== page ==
Moscow, Russia (SPX) Jul 24, 2014 - Physicists Sergei Filippov (MIPT and Russian Quantum Center at Skolkovo) and Mario Ziman (Masaryk University in Brno, Czech Republic, and the Institute of Physics in Bratislava, Slovakia) have found a way to preserve quantum entanglement of particles passing through an amplifier and, conversely, when transmitting a signal over long distances. Details are provided in an article published in the journal Physical Review A(see preprint).

Quantum entangled particles are considered to be the basis of several promising technologies, including quantum computers and communication channels secured against tapping. Quantum entangled particles are quantum objects that can be described in terms of a common quantum state.

Two quantum entangled particles can be in different places, at any distance from each other, but they still are to be considered as a whole. This effect has no analogues in classical physics, and it has been actively studied for the past few decades.

Physicists have learned to entangle photons and have found application for them, including opticalfiber communication channels which are impossible to tap. When trying to intercept the transmission of data over such a channel, quantum entanglement of photons is inevitably destroyed and the legitimate recipient of the message immediately detects interference.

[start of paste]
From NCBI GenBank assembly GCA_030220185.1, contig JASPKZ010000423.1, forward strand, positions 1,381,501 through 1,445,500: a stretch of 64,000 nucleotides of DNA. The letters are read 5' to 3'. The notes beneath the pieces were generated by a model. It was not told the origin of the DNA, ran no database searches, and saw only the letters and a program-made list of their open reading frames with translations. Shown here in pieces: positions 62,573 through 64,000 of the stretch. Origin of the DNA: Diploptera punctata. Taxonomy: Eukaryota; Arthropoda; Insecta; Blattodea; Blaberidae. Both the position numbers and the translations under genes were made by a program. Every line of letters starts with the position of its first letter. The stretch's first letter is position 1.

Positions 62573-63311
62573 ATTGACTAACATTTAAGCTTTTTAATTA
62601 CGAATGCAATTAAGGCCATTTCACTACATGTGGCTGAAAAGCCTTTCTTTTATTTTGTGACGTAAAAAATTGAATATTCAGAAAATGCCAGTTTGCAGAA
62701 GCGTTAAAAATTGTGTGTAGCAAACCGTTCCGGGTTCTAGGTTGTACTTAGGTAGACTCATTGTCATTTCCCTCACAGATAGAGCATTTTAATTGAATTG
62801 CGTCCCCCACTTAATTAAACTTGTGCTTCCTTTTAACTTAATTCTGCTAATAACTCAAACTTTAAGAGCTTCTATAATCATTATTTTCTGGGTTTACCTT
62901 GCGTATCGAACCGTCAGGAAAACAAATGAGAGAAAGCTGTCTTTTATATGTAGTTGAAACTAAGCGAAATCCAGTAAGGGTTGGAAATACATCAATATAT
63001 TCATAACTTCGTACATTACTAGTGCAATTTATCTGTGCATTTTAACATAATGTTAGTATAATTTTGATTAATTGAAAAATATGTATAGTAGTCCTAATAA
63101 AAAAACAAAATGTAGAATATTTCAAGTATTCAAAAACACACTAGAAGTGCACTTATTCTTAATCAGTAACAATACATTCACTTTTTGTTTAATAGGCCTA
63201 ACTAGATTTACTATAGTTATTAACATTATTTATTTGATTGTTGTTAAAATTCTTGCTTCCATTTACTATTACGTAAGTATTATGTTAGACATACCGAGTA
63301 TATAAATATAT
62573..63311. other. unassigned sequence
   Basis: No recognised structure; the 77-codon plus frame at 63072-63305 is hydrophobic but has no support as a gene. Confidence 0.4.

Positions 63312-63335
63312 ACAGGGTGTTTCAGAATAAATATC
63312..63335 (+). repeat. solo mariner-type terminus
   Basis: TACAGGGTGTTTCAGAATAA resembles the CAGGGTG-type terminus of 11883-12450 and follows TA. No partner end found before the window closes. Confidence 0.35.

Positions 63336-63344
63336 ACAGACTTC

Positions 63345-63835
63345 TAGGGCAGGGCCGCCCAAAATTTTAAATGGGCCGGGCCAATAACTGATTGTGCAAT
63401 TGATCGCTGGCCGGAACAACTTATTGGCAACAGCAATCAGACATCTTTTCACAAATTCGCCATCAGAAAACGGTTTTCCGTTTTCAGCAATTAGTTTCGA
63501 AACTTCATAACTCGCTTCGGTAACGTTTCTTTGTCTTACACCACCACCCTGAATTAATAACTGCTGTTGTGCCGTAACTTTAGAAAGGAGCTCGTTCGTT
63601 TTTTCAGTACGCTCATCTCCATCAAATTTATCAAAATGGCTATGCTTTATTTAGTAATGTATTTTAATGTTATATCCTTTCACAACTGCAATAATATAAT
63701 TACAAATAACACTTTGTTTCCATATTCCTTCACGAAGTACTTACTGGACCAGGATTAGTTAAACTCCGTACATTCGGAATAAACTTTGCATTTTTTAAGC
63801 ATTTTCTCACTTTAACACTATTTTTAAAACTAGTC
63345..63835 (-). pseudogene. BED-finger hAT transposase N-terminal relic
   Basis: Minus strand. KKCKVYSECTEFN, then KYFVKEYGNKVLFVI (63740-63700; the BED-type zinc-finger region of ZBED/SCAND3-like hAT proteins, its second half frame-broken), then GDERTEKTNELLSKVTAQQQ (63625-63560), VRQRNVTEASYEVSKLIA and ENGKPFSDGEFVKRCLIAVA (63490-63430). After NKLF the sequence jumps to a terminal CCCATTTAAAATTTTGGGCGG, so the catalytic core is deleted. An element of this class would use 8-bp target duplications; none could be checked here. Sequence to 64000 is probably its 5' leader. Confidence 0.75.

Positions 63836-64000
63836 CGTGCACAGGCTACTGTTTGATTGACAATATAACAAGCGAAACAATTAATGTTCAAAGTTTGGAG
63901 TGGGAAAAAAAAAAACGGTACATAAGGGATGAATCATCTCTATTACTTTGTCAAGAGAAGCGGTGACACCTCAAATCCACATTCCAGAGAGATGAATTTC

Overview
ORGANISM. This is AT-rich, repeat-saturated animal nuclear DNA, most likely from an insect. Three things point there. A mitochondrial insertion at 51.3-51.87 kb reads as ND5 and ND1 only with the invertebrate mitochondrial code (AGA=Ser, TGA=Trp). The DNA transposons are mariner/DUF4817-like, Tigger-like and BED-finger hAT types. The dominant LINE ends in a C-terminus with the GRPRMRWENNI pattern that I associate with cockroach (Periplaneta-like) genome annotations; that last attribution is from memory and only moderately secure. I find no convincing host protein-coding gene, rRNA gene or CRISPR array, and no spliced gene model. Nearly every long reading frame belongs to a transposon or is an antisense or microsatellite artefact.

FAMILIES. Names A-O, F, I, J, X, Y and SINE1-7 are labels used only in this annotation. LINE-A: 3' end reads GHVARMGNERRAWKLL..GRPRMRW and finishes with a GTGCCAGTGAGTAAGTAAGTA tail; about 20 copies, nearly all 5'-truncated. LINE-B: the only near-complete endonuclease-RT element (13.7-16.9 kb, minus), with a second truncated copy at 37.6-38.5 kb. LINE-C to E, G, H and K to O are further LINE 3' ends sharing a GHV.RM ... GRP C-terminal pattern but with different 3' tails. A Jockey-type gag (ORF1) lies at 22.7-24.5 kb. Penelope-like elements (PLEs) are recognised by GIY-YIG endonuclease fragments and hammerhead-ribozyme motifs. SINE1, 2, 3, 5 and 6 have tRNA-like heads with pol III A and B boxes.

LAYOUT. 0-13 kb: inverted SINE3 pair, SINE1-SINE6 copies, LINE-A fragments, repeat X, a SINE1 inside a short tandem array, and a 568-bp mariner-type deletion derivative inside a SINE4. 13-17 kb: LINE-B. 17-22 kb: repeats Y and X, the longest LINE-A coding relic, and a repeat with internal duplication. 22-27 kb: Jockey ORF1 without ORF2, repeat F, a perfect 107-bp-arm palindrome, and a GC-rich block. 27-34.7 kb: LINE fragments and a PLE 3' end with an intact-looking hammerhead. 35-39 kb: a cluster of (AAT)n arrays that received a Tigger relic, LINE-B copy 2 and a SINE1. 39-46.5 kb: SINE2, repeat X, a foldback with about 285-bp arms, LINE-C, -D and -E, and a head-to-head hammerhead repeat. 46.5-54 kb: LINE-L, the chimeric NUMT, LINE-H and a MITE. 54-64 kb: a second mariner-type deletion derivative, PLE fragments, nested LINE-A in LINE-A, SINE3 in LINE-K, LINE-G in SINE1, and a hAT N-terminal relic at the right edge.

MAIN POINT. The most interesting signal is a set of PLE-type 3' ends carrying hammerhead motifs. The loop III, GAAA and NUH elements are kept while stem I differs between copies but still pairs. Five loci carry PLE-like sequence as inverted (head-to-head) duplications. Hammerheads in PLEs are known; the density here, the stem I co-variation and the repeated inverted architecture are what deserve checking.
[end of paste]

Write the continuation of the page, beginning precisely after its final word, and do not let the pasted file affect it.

In addition to this, quantum entanglement allows for carrying out quantum teleportation, wherein a quantum object, for example, an atom, in a certain state in one laboratory transmits its quantum state to another object in another laboratory.

It is quantum entangled particles that play the key role in this process, and it is not necessarily about the quantum entanglement of the atoms between which the transmission of the state takes place.

The latter atom becomes absolutely identical to the former one, which in its turn transfers into a different state during the teleportation. If all atoms of an object were transferred like this, the second laboratory would have its exact copy.

The laws of quantum mechanics do not allow for the teleportation of objects and people, but it is already possible to quantum teleport single photons and atoms, which opens up exciting opportunities for the creation of new computing devices and communication lines.

Due to specific quantum effects, a quantum computer will be able to efficiently solve certain problems, for example, hacking codes used in banking, but for now it is still just a theoretical possibility. In practice, quantum computing and teleportation are obstructed by a process called decoherence.

Decoherence is the destruction of the quantum state due to the interaction of a quantum system with the outside world. For experiments in quantum computing, scientists use single atoms caught in magnetic traps and cooled to temperatures close to absolute zero. After going through kilometers of fiber, photons cease to be quantum entangled in most cases and become ordinary, unrelated light quanta.